24 August 2009

Missing in Action: The Great Corner Brook University

The short history of a curious idea.

2007:  Promise to grant Sir Wilfred Grenfell College “more autonomy” regardless of cost implications among other things.

2008:   Promise legislation by fall;  fail to deliver.  Make (up) excuses.

2009:  Still no legislationDodge hard questions.

Maybe a problem with finding students – something your humble e-scribbler noted as a major deficiency in the original consultants’ report – is another reason for the inexplicable delay in the whole Grenfell autonomy “piece.”

There is no analysis of the possible student market.  This is a critical shortcoming since the report authors recommend doubling the size of the student population in short order, from a current enrolment of about 1,150 (not including 200 nursing students) to about 2,000.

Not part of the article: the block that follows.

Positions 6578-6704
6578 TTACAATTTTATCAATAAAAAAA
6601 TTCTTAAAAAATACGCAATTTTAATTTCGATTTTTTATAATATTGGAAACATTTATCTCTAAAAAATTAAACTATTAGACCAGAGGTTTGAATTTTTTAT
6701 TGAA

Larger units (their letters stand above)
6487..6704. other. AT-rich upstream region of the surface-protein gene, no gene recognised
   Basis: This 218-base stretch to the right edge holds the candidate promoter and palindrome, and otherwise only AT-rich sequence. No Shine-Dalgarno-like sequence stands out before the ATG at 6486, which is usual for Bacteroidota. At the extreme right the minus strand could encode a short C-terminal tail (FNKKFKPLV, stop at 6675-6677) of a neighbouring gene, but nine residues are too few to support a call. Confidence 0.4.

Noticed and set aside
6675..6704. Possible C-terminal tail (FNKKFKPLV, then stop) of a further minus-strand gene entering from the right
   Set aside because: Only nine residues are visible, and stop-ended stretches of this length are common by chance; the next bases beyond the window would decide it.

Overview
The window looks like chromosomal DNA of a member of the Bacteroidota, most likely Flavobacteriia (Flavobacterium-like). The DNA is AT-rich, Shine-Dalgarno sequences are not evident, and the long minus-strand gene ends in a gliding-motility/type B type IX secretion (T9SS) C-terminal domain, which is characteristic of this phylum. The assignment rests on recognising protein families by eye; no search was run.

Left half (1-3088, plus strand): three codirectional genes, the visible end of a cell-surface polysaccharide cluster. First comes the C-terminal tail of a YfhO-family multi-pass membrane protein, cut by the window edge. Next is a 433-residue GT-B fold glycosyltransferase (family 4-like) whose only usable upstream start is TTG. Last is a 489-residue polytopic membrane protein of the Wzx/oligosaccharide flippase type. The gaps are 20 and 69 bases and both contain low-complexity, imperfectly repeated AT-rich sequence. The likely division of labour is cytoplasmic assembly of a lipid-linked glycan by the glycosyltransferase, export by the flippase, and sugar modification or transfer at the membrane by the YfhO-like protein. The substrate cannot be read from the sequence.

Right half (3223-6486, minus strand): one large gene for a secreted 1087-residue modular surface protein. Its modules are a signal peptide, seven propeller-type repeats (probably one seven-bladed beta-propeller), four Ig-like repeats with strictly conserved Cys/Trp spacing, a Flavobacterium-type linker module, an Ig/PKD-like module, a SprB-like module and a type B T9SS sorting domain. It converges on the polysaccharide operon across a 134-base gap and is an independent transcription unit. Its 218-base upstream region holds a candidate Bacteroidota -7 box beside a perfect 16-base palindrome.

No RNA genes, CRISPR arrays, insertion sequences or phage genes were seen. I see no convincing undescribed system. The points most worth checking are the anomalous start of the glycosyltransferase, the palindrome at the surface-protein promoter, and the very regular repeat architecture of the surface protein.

In any event, just add Grenfell “autonomy’ as another government initiative on the MIA list.



towniebastard said...

I'm perfectly all right with it going MIA as it was an idiot idea in the first place. It would be nice if the government would admit it was an idiot idea, but I've yet to see a government in Newfoundland, Canada or the world admit that an idea that they loudly promoted was, in fact, really stupid.

So if the government wants to let it quietly fade away, I think that's a good move.

Edward G. Hollett said...

No argument here, Craig as I think you already know.

Grenfell seems to be very typical of how decisions get made these days and in that respect it is both interesting and instructive.

Many of the items on the MIA list are ones that either turned out to be stinky/bad ideas or ones that just dropped out of favour or for which there was no real commitment in the first place.

That said, I have encoutnered a great many people who share the view that government seems to be inordinately slow and cumbersome these days. Things tend to be very slow moving if they move at all.

And just to repeat myself, it all goes back to the things I wrote way back at the beginning about one thing at a time, the intense pressures of government any way and as a concequence the very serious administrative problems that exist out of public view in the current administration.